• Project: The Wembley Cup 2

Created in 2012, EE is UK’s youngest mobile network operator. Since its creation and with a brand promise focused on 4G speed, EE has managed to overtake more traditional competitors like Vodafone (est 2003) and Three (est 2006) to become no.2 in preference among younger, data-hungry UK customers.

But by 2016 EE was still trailing behind O2, the long time category incumbent.

The problem

EE's ambition was to become the preferred operator for your, 4G-hungry Brits. We needed to beat O2 and become the stated first choice for these high-potential consumers.

The idea

In 2015, EE had run a successful YouTube-focused web series pitching FIFA playing YouTubers against one other in a real life football game. We knew we had fertile ground with sport-loving UK consumers who enjoyed their sport on the go.

But in 2016, the face of UK sports was changing: e-sport (online games played on YouTube for an audience) was growing so fast it could no longer be ignored. Media outlets were taking notice when major football teams started hiring YouTubers as spokespeople and FIFA live tournaments played before audiences that dwarfed Premier League flagship games.

We decided to front that trend and bring traditional football and e-sport audiences together to watch the biggest live football match between top YouTubers and some of UK’s pro-football legends.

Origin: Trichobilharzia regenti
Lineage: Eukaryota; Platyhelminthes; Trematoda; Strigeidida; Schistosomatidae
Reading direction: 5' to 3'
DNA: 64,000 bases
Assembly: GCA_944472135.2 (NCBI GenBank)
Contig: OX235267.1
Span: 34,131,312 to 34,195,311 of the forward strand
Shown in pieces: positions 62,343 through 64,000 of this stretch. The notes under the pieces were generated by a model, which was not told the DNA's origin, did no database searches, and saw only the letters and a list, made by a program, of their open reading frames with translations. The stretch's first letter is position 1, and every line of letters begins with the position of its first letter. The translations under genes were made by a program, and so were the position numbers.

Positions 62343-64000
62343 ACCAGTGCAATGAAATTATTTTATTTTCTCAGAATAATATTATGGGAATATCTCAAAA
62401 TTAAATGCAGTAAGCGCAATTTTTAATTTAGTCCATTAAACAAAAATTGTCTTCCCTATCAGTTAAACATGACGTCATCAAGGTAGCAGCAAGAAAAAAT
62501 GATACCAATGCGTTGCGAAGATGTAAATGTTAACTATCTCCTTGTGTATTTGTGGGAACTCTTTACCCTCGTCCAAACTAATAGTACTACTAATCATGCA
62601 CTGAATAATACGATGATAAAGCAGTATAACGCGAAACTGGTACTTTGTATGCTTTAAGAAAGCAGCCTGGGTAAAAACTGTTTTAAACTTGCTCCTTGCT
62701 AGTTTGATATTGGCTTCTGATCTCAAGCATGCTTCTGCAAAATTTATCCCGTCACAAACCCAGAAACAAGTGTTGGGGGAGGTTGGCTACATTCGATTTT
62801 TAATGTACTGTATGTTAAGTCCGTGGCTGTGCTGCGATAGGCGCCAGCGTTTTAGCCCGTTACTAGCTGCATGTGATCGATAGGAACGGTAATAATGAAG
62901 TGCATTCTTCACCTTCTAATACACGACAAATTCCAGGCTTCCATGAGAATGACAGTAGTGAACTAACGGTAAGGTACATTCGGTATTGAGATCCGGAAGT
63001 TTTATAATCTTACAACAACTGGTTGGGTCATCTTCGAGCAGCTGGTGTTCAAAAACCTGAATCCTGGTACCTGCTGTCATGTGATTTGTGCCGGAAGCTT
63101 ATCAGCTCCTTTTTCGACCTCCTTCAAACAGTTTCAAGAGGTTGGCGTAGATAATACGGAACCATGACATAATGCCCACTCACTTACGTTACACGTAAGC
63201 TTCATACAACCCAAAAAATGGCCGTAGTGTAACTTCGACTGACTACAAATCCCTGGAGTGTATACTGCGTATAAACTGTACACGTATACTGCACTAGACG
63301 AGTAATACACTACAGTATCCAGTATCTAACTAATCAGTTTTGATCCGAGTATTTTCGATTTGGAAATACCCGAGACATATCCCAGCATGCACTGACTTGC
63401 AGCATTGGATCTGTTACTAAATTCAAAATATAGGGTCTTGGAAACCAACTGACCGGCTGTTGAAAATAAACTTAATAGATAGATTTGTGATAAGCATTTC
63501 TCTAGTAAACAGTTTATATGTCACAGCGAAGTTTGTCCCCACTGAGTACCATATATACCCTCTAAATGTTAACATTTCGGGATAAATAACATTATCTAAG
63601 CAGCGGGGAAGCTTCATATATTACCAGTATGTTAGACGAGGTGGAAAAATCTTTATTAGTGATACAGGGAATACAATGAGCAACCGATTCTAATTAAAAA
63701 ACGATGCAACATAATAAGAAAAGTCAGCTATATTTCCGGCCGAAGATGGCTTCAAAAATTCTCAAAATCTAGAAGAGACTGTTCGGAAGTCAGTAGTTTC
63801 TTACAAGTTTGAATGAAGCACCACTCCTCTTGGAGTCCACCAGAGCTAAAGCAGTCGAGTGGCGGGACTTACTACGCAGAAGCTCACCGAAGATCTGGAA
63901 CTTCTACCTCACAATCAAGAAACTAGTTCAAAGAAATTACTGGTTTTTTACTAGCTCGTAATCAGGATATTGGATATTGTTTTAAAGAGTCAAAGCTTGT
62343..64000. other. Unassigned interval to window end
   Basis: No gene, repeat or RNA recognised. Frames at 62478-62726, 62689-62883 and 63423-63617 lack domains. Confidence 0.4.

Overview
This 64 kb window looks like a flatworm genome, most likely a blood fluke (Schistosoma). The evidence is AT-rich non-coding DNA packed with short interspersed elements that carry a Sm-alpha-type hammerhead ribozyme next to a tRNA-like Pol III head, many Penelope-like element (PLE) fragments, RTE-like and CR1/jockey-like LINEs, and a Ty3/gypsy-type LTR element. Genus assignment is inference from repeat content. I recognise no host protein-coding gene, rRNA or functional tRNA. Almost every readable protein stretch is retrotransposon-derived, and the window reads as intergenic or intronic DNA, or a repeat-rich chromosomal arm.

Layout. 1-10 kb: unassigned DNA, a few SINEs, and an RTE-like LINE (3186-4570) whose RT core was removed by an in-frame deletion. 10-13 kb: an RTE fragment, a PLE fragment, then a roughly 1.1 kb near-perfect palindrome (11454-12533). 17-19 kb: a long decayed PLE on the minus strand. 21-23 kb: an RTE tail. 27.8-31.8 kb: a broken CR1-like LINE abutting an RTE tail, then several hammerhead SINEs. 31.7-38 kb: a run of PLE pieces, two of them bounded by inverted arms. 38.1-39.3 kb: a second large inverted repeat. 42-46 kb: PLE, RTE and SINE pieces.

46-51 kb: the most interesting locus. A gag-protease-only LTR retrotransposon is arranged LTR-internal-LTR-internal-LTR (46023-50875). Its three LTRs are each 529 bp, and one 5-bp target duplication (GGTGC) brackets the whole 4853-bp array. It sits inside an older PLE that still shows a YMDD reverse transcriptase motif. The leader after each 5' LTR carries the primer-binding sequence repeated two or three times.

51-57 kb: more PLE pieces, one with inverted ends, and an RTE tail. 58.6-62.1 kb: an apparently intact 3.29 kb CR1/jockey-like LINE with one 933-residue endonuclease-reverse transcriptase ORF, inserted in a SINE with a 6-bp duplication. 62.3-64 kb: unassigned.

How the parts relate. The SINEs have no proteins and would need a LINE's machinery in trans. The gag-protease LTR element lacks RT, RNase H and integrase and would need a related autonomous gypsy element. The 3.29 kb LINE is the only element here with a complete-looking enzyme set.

The Wembley Cup 2016 chronicled the journey to that match in an 8-episode web series culminating in the live match, played on Wembley Stadium and streamed live on YouTube.

Watch the 8 episodes of the web series here.

What did we do differently?

For a long time, e-Sport and YouTube gaming influencers had remained in the shadows of the mainstream sporting world. While they commanded huge audiences, brands reached out to them as niche interests. Theirs was an underworld of fandom and unrecognized glory.

With the Wembley Cup, we brought this community to the mainstream. For the first time, e-sport celebrities were sharing the stage with the football legends of the National Football Association. The Wembley Cup bridged generations, digital and analogue, football and e-sport in one epic sporting event attended by tens of thousands.

With our influencers, we gave a wide community of e-sport fans a chance to connect with their stars on the most glamorous of stages: UK’s home of football. Through our football legends, we elevated the initiative to appeal to a wide portion of the UK public.

How did we do?

  • The live final saw 20000 people in attendance
  • The web series gathered more than 40 million views and the final raked in 3.8 mil views, with 1.5 million views live on the night, rivalling many premier league matches
  • Finally, for the first time in 5 years, EE was no. 1 in preference against O2 among audiences watching any Wembley Cup content.